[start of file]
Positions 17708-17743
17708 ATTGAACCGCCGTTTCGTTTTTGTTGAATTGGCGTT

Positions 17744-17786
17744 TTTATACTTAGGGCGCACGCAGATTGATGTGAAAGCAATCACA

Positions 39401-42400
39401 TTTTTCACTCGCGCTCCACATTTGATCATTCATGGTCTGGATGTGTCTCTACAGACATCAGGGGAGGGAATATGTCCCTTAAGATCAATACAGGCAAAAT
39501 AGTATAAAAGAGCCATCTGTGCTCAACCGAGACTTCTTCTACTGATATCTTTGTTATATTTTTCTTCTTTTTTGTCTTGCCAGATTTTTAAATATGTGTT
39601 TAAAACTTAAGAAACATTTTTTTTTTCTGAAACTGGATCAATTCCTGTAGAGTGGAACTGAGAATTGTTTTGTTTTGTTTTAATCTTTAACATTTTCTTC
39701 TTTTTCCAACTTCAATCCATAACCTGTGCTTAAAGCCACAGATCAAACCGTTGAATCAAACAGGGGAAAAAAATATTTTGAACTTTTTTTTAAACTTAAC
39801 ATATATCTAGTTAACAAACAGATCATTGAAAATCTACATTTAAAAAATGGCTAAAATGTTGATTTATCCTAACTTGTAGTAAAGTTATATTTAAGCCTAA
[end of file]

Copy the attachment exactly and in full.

Positions 17708-17743
17708 ATTGAACCGCCGTTTCGTTTTTGTTGAATTGGCGTT

Positions 17744-17786
17744 TTTATACTTAGGGCGCACGCAGATTGATGTGAAAGCAATCACA

Positions 39401-42400
39401 TTTTTCACTCGCGCTCCACATTTGATCATTCATGGTCTGGATGTGTCTCTACAGACATCAGGGGAGGGAATATGTCCCTTAAGATCAATACAGGCAAAAT
39501 AGTATAAAAGAGCCATCTGTGCTCAACCGAGACTTCTTCTACTGATATCTTTGTTATATTTTTCTTCTTTTTTGTCTTGCCAGATTTTTAAATATGTGTT
39601 TAAAACTTAAGAAACATTTTTTTTTTCTGAAACTGGATCAATTCCTGTAGAGTGGAACTGAGAATTGTTTTGTTTTGTTTTAATCTTTAACATTTTCTTC
39701 TTTTTCCAACTTCAATCCATAACCTGTGCTTAAAGCCACAGATCAAACCGTTGAATCAAACAGGGGAAAAAAATATTTTGAACTTTTTTTTAAACTTAAC
39801 ATATATCTAGTTAACAAACAGATCATTGAAAATCTACATTTAAAAAATGGCTAAAATGTTGATTTATCCTAACTTGTAGTAAAGTTATATTTAAGCCTAA